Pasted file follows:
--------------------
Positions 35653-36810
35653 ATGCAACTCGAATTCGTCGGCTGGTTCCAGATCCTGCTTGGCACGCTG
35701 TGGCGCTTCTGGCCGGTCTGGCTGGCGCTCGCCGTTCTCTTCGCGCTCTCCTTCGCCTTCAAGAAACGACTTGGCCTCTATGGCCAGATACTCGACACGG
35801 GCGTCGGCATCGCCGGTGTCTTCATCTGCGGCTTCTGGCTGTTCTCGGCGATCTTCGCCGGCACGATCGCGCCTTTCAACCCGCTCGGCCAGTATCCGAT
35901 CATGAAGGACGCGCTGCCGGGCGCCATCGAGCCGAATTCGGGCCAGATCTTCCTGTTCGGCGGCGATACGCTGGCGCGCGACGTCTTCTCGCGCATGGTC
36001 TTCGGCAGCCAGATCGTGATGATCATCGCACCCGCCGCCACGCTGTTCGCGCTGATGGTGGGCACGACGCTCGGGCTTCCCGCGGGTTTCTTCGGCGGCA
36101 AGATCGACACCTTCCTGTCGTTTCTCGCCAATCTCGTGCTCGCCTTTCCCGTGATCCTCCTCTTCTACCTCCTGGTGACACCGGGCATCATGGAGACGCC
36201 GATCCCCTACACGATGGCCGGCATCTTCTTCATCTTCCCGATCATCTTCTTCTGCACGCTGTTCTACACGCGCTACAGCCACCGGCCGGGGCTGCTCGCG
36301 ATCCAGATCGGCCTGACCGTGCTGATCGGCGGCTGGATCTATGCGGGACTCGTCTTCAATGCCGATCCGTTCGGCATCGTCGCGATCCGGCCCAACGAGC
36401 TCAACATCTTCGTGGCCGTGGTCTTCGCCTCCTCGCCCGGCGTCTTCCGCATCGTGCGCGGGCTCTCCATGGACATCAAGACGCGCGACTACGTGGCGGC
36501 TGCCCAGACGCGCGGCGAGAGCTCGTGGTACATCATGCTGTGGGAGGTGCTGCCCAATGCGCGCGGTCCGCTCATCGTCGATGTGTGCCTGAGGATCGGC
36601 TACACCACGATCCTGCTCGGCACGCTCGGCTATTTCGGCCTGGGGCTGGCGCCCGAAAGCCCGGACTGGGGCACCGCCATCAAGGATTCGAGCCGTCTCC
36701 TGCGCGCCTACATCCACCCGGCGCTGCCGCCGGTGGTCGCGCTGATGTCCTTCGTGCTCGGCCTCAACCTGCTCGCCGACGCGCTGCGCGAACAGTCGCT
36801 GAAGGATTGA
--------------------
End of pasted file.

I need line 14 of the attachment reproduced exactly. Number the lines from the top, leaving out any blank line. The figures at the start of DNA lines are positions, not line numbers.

36801 GAAGGATTGA